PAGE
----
"I Am as a Bell That Cannot Ring": Antebellum Women Oratory
Mattina, Anne, Women and Language
As our understanding of women's position in American history grows, so too, does our knowledge of their role as orators. Within the last decade, much research has been done on women rhetors but an area deserving greater scrutiny is antebellum rhetoric. Noted as the "Golden Age of Oratory'" in American history, little scholastic inquiry has focused on women in the period. Most has focused (understandably) upon woman's rights advocates and abolitionists. This paper explores existing and potential sources and opportunities for study of a wider variety of women within this time. I wish to challenge the notion that these women are easily categorized. Even though women were publicly vilified and privately chastised for speaking out, literally hundreds regularly took the platform.
While the texts of women's speeches from this period are difficult to locate, their legacy is important for a more complete study of the role of women in American rhetoric. From these speakers we can learn much about social movement genesis and the strategies employed to deal with public and religious sanctions against taking to the platform. Three sections follow: a brief review of the literature of the history of rhetoric; suggestions for additional sources; a list of over 80 female speakers from this era as potential subjects of study.
Review of the Literature
That women spoke at all in the antebellum period is surprising, considering the strength of societal prohibitions against such an act. However, inspired by numerous motives, not the least of which was compassion, many female orators faced hostile crowds during this period, their very presence challenging the notion of a "woman's sphere." Doris Yoakum provided a first look at these women in 1937 when "Women Orators of America" first appeared. She focused primarily on abolitionists and woman's rights activists speaking in the antebellum period. Yoakum begins by noting that both men and women adhered to Paul's biblical injunction that "women should keep silent in the church," and extended it to include all public gatherings. Yoakum pointed out how difficult such speech often was:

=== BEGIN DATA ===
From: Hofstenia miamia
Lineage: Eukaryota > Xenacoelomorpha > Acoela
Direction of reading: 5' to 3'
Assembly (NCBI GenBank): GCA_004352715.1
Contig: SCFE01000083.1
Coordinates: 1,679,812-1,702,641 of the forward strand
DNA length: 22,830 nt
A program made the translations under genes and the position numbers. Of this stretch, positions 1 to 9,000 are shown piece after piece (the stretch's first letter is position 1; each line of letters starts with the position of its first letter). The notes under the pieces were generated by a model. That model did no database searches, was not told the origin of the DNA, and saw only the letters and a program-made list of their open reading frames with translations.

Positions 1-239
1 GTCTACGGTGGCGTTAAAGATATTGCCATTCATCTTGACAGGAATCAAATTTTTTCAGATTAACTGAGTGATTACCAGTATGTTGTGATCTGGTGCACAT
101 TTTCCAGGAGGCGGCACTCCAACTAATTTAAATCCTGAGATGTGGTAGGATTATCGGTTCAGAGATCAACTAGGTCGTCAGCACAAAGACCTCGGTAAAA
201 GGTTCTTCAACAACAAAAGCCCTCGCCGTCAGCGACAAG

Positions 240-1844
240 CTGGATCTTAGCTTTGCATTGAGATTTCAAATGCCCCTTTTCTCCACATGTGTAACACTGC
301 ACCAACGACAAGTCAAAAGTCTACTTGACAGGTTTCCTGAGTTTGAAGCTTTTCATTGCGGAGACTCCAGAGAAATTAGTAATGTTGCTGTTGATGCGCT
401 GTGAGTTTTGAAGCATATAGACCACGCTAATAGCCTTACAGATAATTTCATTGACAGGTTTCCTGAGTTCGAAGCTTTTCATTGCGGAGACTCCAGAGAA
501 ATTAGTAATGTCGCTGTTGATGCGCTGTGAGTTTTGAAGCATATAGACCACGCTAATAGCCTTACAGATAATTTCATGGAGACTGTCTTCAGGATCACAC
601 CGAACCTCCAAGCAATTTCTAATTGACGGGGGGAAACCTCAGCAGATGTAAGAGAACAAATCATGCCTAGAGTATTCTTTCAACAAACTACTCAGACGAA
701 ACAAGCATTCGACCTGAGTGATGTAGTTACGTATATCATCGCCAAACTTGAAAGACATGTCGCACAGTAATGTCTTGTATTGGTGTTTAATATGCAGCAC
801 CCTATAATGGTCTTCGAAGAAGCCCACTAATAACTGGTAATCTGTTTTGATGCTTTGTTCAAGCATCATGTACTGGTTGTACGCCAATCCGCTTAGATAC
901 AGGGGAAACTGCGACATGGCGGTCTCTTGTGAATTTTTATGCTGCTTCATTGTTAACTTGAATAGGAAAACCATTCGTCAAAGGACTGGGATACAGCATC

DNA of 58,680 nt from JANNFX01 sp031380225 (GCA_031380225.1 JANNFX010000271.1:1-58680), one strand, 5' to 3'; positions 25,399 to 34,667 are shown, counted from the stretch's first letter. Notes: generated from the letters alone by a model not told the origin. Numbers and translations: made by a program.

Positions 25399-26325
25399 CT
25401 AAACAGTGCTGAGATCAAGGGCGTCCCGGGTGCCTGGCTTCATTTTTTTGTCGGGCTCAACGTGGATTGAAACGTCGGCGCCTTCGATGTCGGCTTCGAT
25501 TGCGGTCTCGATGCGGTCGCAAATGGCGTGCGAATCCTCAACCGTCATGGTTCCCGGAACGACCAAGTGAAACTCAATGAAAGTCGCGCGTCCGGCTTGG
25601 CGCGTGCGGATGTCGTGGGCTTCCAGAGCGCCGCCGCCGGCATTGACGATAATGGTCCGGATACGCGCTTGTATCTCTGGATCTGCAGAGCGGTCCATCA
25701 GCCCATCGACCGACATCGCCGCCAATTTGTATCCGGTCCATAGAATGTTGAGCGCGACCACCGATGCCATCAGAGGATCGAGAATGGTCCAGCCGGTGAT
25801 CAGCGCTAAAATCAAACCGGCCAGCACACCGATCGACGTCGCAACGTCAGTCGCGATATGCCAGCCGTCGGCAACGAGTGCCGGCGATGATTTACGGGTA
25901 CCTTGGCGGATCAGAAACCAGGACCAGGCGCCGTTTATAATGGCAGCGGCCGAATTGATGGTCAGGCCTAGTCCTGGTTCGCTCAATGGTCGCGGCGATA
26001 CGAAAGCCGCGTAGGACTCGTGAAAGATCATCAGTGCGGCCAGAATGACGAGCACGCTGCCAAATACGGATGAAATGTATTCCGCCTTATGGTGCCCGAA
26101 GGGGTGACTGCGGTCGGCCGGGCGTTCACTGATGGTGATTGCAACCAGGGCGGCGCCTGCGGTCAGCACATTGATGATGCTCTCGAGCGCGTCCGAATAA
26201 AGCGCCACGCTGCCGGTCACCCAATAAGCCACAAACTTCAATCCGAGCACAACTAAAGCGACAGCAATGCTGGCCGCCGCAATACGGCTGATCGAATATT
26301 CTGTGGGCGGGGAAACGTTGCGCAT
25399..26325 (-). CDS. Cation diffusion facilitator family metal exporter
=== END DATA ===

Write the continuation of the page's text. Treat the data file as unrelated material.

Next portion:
The Pioneer Women Orator's meetings were fre-
quently broken up, they experienced riots and mob-
bings, and they dodged flying missiles, the favorites
among which seem to have been rotten and fresh
eggs, dried apples, beans ... They tried to speak
above the din of hissing, stamping, groaning, shout-
ing, whistling and other demonstrations of disap-
proval. They endeavored to keep audiences quiet
and attentive in the face of threats of fires, the extin-
guishing of lights, the locking of outside doors, the
breaking of windows and disturbances outside the
Six years later, in an expanded version of the paper, Yoakum credits these early speakers with establishing the base from which the "Woman Movement" was established. A similar claim is made in almost all remaining articles dealing with antebellum women orators (1943). Yoakum's two articles represent the first published contributions to rhetorical history regarding antebellum women speakers.
Crediting Yoakum with inspiring her interest in this area, Lillian O'Connor wrote Pioneer Women Orators (1954). O'Connor took as her subjects 27 female orators who worked publicly for the causes of temperance, women's rights, abolition, free inquiry, and other topics between the years of 1828--1869. She described the historical setting in which women spoke, gave biographic sketches of her subjects, excerpts from their speeches and analyses of extant texts. Unfortunately, she didn't reproduce the texts themselves within the book. She did, however, give detailed bibliographic references. Questioning the extent to which the women of the antebellum period practiced "sound" rhetorical principles, O'Connor used as criteria both the Aristotelian ideal and mid-nineteenth century expectations as found in Blair, Whatley and Campbell's treatises on rhetoric, concluding that the women exemplified the standards of their time. …